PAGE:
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Why Gem Collectors Seek the Star Ruby Stone

Why Gem Collectors Seek the Star Ruby Stone

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Why Gem Collectors Seek the Star Ruby Stone

Star rubies get their name from the star-like image that appears on them due to light reflection. They are among the rarest gems on earth. Since every star ruby is incredibly unique, it's very difficult to find matching stones. Here are other reasons why gem collectors treasure the star ruby stone.

How Star Rubies Get Their Shine

Rubies belong to the corundum mineral family, which includes sapphires. A star ruby stone is a ruby with a three-point or six-point asterism shaped like a star. In other words, a shiny star shape appears within the stone. This shape occurs when small fibers of rutile display light reflecting off of the stone's impurities on curved surfaces.

Treated gems of this type are cut into cabochons to enhance the star effect. Only about one percent of rough corundums display a star shape within the stone's color. The main source of rubies has been Myanmar aka Burma, but this region no longer produces such gems, making star rubies even more rare precious gems.

Star Rubies vs Star Sapphires

The only difference between a ruby and a sapphire is the color. Both gems are made of the same material, corundum, which is composed of aluminum and oxygen. While reddish corundums are called rubies, blueish corundums are called sapphires, which also account for yellow and other colored corundums.

Rubies gets their red color from the presence of chromium in the mineral. If a corundum has no red in it, by default it's a sapphire. It follows that if the gem is purple, that means it contains red and is considered a ruby.

Star sapphires have a similar optical illusion as star rubies, except they commonly shine over a blue background. Other colored versions of star sapphires such as yellow and green are much more rare. One of the world's most famous gemstones is the Star of India Sapphire located at the American Museum of Natural History in New York. It's large and blue with a star in the center. Ancient Persians referred to sapphires as "gems of heaven."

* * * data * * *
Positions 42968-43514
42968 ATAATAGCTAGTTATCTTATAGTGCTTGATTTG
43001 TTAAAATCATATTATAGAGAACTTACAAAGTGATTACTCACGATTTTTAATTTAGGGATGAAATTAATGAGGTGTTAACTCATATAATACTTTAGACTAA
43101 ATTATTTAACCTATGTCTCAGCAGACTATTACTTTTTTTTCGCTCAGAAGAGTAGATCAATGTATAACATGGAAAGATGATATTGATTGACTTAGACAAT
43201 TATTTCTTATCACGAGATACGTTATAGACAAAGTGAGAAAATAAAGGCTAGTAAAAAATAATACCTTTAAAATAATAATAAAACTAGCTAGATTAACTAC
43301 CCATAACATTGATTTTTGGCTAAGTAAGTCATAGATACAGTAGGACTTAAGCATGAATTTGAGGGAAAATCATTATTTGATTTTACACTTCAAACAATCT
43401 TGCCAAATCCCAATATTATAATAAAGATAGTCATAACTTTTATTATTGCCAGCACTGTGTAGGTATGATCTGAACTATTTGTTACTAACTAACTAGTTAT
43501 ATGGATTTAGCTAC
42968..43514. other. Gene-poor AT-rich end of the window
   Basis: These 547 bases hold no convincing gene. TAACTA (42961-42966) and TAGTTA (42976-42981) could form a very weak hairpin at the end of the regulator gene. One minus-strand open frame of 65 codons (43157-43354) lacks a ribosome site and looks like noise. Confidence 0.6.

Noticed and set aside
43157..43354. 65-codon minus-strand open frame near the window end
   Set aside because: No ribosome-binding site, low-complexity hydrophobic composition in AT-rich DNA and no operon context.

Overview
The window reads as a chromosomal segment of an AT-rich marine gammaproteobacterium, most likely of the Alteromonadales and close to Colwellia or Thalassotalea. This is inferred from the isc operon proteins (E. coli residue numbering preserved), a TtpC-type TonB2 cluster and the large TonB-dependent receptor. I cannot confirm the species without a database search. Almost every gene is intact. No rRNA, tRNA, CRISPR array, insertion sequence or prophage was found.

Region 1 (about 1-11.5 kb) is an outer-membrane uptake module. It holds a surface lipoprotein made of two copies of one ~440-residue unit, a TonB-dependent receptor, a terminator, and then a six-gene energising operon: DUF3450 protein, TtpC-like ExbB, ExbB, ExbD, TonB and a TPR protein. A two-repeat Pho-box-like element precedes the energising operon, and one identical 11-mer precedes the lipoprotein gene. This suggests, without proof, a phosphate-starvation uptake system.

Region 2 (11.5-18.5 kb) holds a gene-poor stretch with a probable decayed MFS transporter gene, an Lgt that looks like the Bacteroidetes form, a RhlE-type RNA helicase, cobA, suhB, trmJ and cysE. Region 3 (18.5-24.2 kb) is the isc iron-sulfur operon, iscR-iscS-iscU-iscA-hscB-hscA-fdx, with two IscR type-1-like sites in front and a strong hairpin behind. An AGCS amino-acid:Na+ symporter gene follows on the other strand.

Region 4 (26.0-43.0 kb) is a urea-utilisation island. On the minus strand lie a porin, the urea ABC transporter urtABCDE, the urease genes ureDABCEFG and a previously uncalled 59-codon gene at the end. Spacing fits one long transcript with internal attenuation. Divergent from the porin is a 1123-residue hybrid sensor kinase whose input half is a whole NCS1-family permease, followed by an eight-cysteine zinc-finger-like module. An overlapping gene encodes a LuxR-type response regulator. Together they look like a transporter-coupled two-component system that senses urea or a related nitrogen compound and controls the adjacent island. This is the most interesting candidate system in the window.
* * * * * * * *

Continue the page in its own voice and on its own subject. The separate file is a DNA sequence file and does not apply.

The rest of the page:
Quality of the Star Pattern

Both star rubies and star sapphires are rare and expensive. Rubies generally tend to be more valuable, but star sapphires are more rare than star rubies and can potentially hold higher value. The star effect on the corundum is not static, as it changes with angle positioning and the direction of lighting. The rarest star corundum has a 12-point star.

Star rubies and star sapphires are graded the same way as other gemstones based on the 4Cs: color, clarity, cut and carat weight. But an extra criterian exists for evaluating gems with star-like features. It involves the cut allowing the star to be centered. The more centered the star is, the more it can project a 3D effect of the star needles.

Ideally, the star is not only centered, but has six even arms and displays strongly instead of faintly on a curved surface. When the star moves, it should do so smoothly. The gem needs a certain type and number of inclusions (or imperfections) for the star to be visible. Rubies can be heated to make stars more visible without being considered synthetic, but most natural star rubies on the market are unheated.


Are you looking for a sensational and valuable gemstone that puts you in a class of elite jewelry collectors? Owning a star ruby stone can make it happen. Contact us at Ralph Mueller & Associates for more information on star rubies and other beautfiul gems.